Inviting Someone to Debate a Person, Not an Ideology

Inviting Someone to Debate a Person, Not an Ideology December 29, 2013

Scott of Slate Star Codex has a good essay up that was prompted by the whole Duck Dynasty fracas.  Phil Robertson’s comments on homosexuality aren’t a first amendment issue; it was A&E that might be firing him for his speech, not the government cracking down, but Scott points out that, for speech to flourish, we need protections beyond legal guarantees:

Constitutional freedom-of-speech is a necessary but not sufficient condition to have a “marketplace of ideas” and avoid de facto censorship. But people also have to understand that the correct response to “idea I disagree with” is “counterargument”, not “find some way to punish or financially ruin the person who expresses it.” If you respond with counterargument, then there’s a debate and eventually the people with better ideas win (as is very clearly happening right now with gay marriage). If there’s a norm of trying to punish the people with opposing views, then it doesn’t really matter whether you’re doing it with threats of political oppression, of financial ruin, or of social ostracism, the end result is the same – the group with the most money and popularity wins, any disagreeing ideas never get expressed.

And he adds in a follow-up:

A lot of people would argue that doxxing holds people “accountable” for what they say online. But like most methods of silencing speech, its ability to punish people for saying the wrong things is entirely uncorrelated with whether the thing they said is actually wrong. It distributes power based on who controls the largest mob (hint: popular people) and who has the resources, job security, and physical security necessary to outlast a personal attack (hint: rich people). If you try to hold the Koch Brothers “accountable” for muddying the climate change waters, they will laugh in your face. If you try to hold closeted gay people “accountable” for promoting gay rights, it will be very easy and you will successfully ruin their lives. Do you really want to promote a policy that works this way?

The whole topic is of a lot of interest to me, since my senior thesis was on the effect of hactivism on discourse (and came to similar conclusions about focused-on-silencing, correlated-with-size-of-mob/botnet,-not-strength-of-idea-techniques).  But I’m also interested in what the best techniques for counterarguments are here.

Over at Spiritual Friendship, Ron Belgau had a great, inviting rebuttal to Robertson.  Belgau focused on the way that Robertson was reducing gay people to people attracted to body parts, not persons, and the rhetoric makes no sense when you change the pronouns.  It wasn’t a pitch for gay rights, immediately.  Belgau went after the part of the statement that might be easiest for Robertson or people who think like him to recognize as wrong, based on what they already know.  And it’s an invitation to future dialogue.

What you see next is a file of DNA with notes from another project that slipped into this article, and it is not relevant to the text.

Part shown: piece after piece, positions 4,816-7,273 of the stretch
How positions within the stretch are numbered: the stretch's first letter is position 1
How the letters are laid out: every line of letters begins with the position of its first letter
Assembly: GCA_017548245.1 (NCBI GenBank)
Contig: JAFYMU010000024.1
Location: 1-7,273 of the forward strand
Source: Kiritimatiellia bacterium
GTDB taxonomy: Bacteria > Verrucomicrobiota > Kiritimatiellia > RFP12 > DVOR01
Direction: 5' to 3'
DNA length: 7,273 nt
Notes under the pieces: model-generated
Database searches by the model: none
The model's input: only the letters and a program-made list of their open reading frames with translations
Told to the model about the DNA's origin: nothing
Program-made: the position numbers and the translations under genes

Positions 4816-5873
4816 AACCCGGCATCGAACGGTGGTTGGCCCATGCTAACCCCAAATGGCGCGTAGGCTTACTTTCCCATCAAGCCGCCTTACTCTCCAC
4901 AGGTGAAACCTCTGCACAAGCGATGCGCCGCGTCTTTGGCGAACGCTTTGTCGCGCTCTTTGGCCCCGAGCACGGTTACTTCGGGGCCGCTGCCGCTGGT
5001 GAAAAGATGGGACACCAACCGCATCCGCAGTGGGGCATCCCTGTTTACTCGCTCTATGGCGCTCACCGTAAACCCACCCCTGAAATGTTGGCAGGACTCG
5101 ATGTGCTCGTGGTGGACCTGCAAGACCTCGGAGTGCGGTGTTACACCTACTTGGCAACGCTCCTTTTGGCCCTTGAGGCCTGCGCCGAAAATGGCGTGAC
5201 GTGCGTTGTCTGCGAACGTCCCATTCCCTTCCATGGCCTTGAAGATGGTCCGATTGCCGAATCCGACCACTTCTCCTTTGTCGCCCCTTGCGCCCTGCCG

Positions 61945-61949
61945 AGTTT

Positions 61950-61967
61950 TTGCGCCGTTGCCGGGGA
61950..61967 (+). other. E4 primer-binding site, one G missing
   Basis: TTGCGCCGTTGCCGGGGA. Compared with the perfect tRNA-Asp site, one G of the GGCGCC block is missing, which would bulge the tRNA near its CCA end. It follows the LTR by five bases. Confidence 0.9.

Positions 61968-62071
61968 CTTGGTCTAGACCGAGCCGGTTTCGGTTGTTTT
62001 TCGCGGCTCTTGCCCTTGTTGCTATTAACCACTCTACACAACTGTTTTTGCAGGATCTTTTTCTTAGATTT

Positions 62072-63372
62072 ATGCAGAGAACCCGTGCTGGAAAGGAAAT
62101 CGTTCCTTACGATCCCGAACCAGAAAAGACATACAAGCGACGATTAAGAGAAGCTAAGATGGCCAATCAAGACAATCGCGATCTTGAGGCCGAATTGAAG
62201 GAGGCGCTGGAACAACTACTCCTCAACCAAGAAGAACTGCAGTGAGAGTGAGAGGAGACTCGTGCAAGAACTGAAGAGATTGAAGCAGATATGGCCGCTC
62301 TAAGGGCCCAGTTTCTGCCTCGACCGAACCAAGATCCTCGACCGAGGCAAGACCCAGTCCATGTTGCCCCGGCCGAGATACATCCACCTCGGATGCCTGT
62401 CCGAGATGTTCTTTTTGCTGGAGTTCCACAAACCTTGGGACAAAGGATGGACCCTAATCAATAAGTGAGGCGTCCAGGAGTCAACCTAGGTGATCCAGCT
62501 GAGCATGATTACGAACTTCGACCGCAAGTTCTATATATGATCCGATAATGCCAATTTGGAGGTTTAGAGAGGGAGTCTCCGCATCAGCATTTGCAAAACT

Of course, Robertson probably hasn’t seen Belgau’s essay.  It’s important to just speak up, so your ideas get into the public debate and you don’t run into any problems with false consensus, but I wonder what the best way is to reach out to Robertson personally, or the next person you disagree with who turns up in the media.

I’d guess that the most effective way is if someone who already knows Robertson is the one to have a chat, so the discussion occurs as part of a relationship of trust, so both people can speak more freely without shifting into a competitive, debate mode.  I suppose, if you were nearby, you could send a personal letter, mentioning a few personal details, possibly with baked goods included, so it feels like Robertson (or whomever you’re targeting) is being invited to dialogue with a person, not an ideology.  (I liked Dan Savage’s choice to invite Brian Brown over to share dinner before they debated gay marriage).

The difficulty with this approach is that it places a substantial burden on the people who already feel hurt to reach out, be patient, and make themselves vulnerable in order to educate others.  It can add pressure to be a “model minority” and be constantly on guard so that the people who meet you don’t have any excuses to persist in their beliefs.  (Pretty much how I felt when I got bullied by the all-boys-except-for-me Mathletes team I captained).  I like Doonesbury depiction of this problem below:

I’d guess the solution is for different people to play to their strengths.  No one has an obligation to put themselves on the line to educate others, but the people who do might want to specialize in that area, just like other people serve a movement by handling logistics or increasing base morale, etc.


P.S. Many thanks to my lovely mother, who fielded a “I can’t find the Doonesbury cartoon I want for my blog, could you possibly look through our collections, scan it, and send it to me?” call this morning.

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